BOOK REVIEW: The Whistler by John Grisham

29354916Title: The Whistler

Author: John Grisham

Book Length (Audiobook): 13 hours 10 mins

Rating: 3 out of 5 stars

Genre: Fiction, Mystery, Thriller, Crime

Read Start Date: April 25, 2019

Read Finish Date: May 2, 2019

Brief Summary of the Plot from Goodreads: “We expect our judges to be honest and wise. Their integrity and impartiality are the bedrock of the entire judicial system. We trust them to ensure fair trials, to protect the rights of all litigants, to punish those who do wrong, and to oversee the orderly and efficient flow of justice.

But what happens when a judge bends the law or takes a bribe? It’s rare, but it happens.

Lacy Stoltz is an investigator for the Florida Board on Judicial Conduct. She is a lawyer, not a cop, and it is her job to respond to complaints dealing with judicial misconduct. After nine years with the Board, she knows that most problems are caused by incompetence, not corruption.

But a corruption case eventually crosses her desk. A previously disbarred lawyer is back in business with a new identity. He now goes by the name Greg Myers, and he claims to know of a Florida judge who has stolen more money than all other crooked judges combined. And not just crooked judges in Florida. All judges, from all states, and throughout U.S. history.

What’s the source of the ill-gotten gains? It seems the judge was secretly involved with the construction of a large casino on Native American land. The Coast Mafia financed the casino and is now helping itself to a sizable skim of each month’s cash. The judge is getting a cut and looking the other way. It’s a sweet deal: Everyone is making money.

But now Greg wants to put a stop to it. His only client is a person who knows the truth and wants to blow the whistle and collect millions under Florida law. Greg files a complaint with the Board on Judicial Conduct, and the case is assigned to Lacy Stoltz, who immediately suspects that this one could be dangerous.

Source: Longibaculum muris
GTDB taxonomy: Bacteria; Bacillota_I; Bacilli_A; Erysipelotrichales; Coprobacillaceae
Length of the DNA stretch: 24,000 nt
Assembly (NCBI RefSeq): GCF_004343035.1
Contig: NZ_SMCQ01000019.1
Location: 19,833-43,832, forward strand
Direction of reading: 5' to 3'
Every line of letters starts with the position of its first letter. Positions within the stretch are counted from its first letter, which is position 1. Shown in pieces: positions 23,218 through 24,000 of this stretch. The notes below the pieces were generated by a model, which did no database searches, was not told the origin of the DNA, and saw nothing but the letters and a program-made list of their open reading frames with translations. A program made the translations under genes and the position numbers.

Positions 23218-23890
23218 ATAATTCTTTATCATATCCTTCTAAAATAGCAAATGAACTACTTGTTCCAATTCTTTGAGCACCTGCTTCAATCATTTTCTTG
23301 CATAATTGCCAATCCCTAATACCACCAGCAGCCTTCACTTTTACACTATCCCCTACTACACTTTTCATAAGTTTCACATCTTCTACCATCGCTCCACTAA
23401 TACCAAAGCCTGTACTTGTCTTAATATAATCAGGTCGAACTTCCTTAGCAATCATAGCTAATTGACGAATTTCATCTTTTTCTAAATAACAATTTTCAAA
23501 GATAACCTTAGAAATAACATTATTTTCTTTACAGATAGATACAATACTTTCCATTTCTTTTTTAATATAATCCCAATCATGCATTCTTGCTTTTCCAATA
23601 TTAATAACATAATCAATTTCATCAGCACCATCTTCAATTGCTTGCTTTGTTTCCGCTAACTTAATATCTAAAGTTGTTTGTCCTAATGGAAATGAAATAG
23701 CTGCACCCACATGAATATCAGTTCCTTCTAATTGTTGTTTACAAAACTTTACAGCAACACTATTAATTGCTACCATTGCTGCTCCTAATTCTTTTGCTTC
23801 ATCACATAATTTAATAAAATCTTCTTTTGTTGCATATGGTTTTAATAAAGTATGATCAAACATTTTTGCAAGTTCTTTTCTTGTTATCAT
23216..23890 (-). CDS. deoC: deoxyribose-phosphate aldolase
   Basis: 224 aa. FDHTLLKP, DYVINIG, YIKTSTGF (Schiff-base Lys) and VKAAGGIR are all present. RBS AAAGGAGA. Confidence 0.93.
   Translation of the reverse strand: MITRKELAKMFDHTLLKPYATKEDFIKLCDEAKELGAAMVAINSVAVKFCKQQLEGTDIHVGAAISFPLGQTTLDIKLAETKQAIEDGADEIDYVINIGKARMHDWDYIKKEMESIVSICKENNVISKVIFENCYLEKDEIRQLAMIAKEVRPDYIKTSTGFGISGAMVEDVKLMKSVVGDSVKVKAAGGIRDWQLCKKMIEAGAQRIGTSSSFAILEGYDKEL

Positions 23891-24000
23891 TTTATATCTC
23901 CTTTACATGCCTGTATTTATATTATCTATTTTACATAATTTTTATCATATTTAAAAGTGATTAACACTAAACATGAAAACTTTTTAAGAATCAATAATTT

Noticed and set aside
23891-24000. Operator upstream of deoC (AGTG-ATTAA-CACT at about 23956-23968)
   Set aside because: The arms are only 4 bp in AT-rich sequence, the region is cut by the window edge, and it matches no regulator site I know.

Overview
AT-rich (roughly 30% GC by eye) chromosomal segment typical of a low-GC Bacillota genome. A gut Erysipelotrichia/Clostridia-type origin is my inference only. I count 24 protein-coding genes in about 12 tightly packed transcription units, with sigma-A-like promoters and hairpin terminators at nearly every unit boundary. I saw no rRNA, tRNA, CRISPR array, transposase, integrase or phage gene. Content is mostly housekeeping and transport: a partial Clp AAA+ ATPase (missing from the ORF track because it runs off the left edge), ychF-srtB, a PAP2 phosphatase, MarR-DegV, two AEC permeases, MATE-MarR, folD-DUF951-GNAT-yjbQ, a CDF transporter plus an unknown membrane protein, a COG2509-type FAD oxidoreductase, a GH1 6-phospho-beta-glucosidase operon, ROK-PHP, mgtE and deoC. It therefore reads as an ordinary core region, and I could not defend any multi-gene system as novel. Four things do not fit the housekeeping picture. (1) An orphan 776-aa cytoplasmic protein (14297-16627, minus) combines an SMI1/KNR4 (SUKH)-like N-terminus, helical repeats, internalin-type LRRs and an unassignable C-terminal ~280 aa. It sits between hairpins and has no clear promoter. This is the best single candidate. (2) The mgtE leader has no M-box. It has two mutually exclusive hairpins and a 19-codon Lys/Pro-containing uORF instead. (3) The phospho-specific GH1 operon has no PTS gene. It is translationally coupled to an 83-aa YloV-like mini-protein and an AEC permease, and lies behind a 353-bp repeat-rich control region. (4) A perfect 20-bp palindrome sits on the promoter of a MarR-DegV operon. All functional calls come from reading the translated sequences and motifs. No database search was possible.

Dangerous is one thing. Deadly is something else.

My Review: I am a big fan of John Grisham. I have read a few other books of his recently; you can find a review of one of them, The Rooster Bar, here. I have read a few other reviews where the feedback of this book was a bit negative, but I disagree. While I agree that the story does progress rather slowly, I think that it gives the reader a chance to get to know the characters and to develop the plot in a way where the reader can see the evolution of the case against the Judge. There are a lot of moving pieces in this book, and it takes time to spell it out effectively, and in a way that doesn’t create confusion in the reader. Had this book been shorter or less complicated, I think that it would have taken away from the overall story.

I am only giving it a 3 instead of a 4 because the book didn’t compare to some other books that I have recently and given 4 stars i.e., When Life Gives You Lulu Lemons (review is here).  I liked it well enough, but I won’t give a second thought to it tomorrow. Don’t get me wrong, I also didn’t really give a second thought to When Life Gives You Lulu Lemons either, but that book was more fun to read. Now that I mention it, I guess I would consider this book to be a little dry — but that sometimes happens when the subject matter is predominantly about the law.